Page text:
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One lost amateur sport event costs $360,000 in hotel revenue

Sports tourismEventConnect announced findings showing the significant economic impact felt by cities from the loss of youth and amateur sports tournaments a result of the COVID-19 pandemic.

The findings from EventConnect’s internal database of over 4,000 events, 400 associations, 15,000 hotels, and 800 cities revealed that the cancellation of just one tournament costs a city an average of $360,000.

However, the cancellation of a big tournament can result in a city losing as much as $5,074,185 in a single weekend. The US cities that have so far been hit the hardest in 2020 due to the pandemic’s cancellations are Mauston, Wisconsin; Wisconsin Dells, Wisconsin; Georgetown, Delaware; Boston, Massachusetts; Fort Wayne, Indiana; and Buffalo, New York.

However, as restrictions on tournaments vary between the states, those states expecting to see the largest number of tournaments return between November 2020 and the end of March 2021 are:

  • Texas (54 tournaments)
  • Wisconsin (22 tournaments)
  • Florida (21 tournaments)
  • West Virginia (13 tournaments)
  • Maryland (9 tournaments)
  • Indiana (7 tournaments)
  • Mississippi (7 tournaments)

Some tournaments are choosing to relocate to other states to enable travel teams to compete still. For example, in Boston, Massachusetts, some events are being moved to Connecticut and New Hampshire, causing potential Boston hotel revenue losses of over $574,848. The data also shows that most of the teams are currently traveling to tournaments from New York, NY; Los Angeles, CA; Chicago, IL; Miami, FL; Las Vegas, NV; and San Diego, CA.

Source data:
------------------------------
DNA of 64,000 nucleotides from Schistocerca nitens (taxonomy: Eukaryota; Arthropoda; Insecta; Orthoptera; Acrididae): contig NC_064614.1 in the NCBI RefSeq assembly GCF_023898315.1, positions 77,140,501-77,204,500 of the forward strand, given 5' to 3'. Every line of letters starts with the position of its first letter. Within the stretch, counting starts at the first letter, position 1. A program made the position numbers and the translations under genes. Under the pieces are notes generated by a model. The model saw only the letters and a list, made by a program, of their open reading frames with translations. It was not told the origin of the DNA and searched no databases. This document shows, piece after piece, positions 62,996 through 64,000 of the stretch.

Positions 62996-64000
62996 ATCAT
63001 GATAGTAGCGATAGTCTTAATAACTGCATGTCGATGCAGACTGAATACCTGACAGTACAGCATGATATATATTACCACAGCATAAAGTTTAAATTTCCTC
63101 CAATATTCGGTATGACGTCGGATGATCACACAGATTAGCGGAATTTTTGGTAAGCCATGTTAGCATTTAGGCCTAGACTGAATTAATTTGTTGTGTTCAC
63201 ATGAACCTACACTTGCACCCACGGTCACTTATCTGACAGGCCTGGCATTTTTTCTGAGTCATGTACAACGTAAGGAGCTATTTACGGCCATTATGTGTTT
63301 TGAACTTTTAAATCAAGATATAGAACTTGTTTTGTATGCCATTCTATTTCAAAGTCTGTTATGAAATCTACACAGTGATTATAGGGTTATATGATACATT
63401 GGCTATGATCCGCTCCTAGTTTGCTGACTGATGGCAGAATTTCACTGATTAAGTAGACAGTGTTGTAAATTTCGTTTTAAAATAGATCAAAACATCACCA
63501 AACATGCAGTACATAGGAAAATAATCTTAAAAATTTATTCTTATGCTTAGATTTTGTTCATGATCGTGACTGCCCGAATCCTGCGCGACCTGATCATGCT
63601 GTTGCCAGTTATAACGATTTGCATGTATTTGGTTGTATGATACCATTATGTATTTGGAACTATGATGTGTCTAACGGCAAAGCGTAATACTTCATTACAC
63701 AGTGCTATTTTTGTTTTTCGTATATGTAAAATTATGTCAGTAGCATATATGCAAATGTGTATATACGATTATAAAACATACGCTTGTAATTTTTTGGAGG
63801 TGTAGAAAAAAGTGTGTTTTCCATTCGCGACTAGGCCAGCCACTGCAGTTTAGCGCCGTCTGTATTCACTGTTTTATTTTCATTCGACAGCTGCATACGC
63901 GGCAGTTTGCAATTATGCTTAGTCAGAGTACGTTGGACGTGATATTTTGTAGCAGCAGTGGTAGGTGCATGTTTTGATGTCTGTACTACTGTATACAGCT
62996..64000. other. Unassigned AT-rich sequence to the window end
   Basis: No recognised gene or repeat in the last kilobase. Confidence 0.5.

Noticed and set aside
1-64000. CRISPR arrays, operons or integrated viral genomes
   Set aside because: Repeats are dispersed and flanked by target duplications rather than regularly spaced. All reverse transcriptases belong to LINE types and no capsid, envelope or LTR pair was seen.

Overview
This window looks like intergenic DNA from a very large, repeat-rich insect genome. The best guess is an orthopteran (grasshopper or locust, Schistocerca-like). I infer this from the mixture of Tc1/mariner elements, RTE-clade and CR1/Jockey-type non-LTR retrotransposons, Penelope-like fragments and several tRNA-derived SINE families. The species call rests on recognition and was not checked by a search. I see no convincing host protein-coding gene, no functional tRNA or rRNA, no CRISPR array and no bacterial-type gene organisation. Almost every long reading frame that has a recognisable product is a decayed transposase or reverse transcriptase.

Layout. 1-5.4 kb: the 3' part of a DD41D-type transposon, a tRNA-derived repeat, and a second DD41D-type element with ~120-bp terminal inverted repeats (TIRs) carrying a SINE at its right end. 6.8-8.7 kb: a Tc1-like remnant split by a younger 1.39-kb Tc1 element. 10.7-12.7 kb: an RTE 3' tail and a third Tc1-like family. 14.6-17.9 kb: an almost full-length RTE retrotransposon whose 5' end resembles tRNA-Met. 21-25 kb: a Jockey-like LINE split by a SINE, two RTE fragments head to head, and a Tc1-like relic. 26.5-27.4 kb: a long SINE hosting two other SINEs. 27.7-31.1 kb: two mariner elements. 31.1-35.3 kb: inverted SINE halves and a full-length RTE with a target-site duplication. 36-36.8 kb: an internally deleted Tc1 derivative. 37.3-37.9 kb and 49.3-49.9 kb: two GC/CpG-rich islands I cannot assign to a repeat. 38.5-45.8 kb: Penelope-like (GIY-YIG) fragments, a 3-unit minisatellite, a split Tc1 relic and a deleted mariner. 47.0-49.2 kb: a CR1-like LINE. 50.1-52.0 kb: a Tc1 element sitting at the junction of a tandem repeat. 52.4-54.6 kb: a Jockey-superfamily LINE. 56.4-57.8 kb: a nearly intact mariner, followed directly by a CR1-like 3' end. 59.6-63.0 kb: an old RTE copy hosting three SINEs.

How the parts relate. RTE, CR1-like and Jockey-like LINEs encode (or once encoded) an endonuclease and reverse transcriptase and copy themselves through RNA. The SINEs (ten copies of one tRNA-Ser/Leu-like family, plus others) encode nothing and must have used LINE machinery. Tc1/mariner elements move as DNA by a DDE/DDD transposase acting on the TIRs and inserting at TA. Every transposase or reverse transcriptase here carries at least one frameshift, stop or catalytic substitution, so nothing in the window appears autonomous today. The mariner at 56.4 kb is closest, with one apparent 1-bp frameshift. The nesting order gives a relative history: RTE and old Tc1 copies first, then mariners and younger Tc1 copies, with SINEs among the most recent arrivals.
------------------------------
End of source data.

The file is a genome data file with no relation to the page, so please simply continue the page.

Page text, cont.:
Due to tighter restrictions on indoor tournaments, when it comes to travel tournament cancellations, some sports like hockey have been hit harder than others that are commonly played outdoors, such as soccer and baseball. EventConnect’s data shows that while there were 140 hockey tournaments initially scheduled for 2020, only 10 of them could be played.

“This year has been filled with uncertainty in the youth and amateur sports industry, but it is encouraging to see that sporting events are starting to kick off again, especially around the South and East Coast. I hope they will soon pick up again on the West Coast as well in a manner that ensures everyone’s health and safety,” said John D’Orsay, CEO at EventConnect. “In areas where youth and amateur sports have not yet come back, there is an opportunity for tournament rights holders to use this time to review their workflow and the technology that they use to manage events. Our highly customizable solution gives tournament organizers more time to market and produces events with a lower headcount, ultimately resulting in increased revenue.”

About the data

The report’s findings were compiled from an internal database of over 4,000 events, 400 associations, 15,000 hotels, and 800 cities. The loss of city revenue was calculated using EventConnect’s data on the average cost of a hotel room for a team at a travel tournament and the assumption that a family spends $115 per day traveling on food, drinks, transportation and entertainment.

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